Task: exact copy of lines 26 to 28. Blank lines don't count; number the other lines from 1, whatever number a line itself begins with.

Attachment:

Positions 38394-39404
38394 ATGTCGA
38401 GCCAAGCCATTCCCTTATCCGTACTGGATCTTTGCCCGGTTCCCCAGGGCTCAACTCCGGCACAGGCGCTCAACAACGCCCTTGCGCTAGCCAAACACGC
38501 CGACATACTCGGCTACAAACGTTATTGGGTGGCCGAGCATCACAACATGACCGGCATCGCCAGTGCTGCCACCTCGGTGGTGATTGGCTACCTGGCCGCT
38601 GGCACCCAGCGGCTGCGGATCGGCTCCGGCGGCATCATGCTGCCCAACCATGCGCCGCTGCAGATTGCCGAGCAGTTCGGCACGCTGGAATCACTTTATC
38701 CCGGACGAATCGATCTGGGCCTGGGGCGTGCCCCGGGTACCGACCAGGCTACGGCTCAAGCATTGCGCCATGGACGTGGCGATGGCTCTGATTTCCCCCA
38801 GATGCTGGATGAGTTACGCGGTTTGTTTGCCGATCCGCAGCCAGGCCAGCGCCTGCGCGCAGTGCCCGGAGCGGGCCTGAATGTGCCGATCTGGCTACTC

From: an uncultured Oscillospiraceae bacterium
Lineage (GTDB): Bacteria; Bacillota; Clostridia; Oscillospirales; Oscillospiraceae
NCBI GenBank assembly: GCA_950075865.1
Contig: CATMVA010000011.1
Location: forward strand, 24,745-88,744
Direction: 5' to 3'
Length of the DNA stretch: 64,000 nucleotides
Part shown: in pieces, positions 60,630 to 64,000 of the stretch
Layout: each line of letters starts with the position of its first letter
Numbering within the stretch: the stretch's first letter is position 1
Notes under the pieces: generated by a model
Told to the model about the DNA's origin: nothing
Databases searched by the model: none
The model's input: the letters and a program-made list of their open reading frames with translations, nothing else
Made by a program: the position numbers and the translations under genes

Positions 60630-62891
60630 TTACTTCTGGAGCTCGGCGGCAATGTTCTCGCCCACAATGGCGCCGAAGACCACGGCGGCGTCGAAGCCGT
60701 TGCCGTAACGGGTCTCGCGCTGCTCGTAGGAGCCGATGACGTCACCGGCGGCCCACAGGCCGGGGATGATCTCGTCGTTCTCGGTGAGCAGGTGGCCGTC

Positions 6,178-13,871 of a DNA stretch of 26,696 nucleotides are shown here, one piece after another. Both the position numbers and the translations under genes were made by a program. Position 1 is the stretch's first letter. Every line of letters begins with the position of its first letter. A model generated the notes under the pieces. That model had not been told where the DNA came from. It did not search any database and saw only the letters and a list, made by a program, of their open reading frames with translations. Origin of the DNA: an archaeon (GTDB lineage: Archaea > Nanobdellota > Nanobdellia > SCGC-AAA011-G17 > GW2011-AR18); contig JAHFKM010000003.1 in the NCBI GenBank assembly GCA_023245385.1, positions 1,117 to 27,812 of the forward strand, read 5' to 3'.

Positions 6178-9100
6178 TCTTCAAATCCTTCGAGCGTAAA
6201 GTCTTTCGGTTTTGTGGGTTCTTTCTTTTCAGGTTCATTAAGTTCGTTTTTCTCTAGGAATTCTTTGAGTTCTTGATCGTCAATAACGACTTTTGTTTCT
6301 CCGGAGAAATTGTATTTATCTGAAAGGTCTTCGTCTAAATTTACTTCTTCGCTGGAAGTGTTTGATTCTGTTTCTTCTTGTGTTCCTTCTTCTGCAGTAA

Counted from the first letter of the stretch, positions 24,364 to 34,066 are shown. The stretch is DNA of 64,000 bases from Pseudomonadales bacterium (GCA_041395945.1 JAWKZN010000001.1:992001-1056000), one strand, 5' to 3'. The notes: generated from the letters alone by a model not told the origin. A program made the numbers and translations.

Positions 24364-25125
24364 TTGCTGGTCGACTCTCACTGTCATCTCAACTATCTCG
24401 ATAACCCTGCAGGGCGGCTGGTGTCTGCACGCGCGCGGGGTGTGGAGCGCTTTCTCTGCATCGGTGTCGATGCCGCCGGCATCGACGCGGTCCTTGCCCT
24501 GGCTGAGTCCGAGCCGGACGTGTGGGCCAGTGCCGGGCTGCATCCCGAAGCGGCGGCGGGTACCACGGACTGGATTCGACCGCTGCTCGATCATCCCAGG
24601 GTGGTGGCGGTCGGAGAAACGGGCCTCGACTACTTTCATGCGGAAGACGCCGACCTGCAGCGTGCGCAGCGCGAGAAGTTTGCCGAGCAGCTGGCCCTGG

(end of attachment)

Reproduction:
Positions 6,178-13,871 of a DNA stretch of 26,696 nucleotides are shown here, one piece after another. Both the position numbers and the translations under genes were made by a program. Position 1 is the stretch's first letter. Every line of letters begins with the position of its first letter. A model generated the notes under the pieces. That model had not been told where the DNA came from. It did not search any database and saw only the letters and a list, made by a program, of their open reading frames with translations. Origin of the DNA: an archaeon (GTDB lineage: Archaea > Nanobdellota > Nanobdellia > SCGC-AAA011-G17 > GW2011-AR18); contig JAHFKM010000003.1 in the NCBI GenBank assembly GCA_023245385.1, positions 1,117 to 27,812 of the forward strand, read 5' to 3'.

Positions 6178-9100
6178 TCTTCAAATCCTTCGAGCGTAAA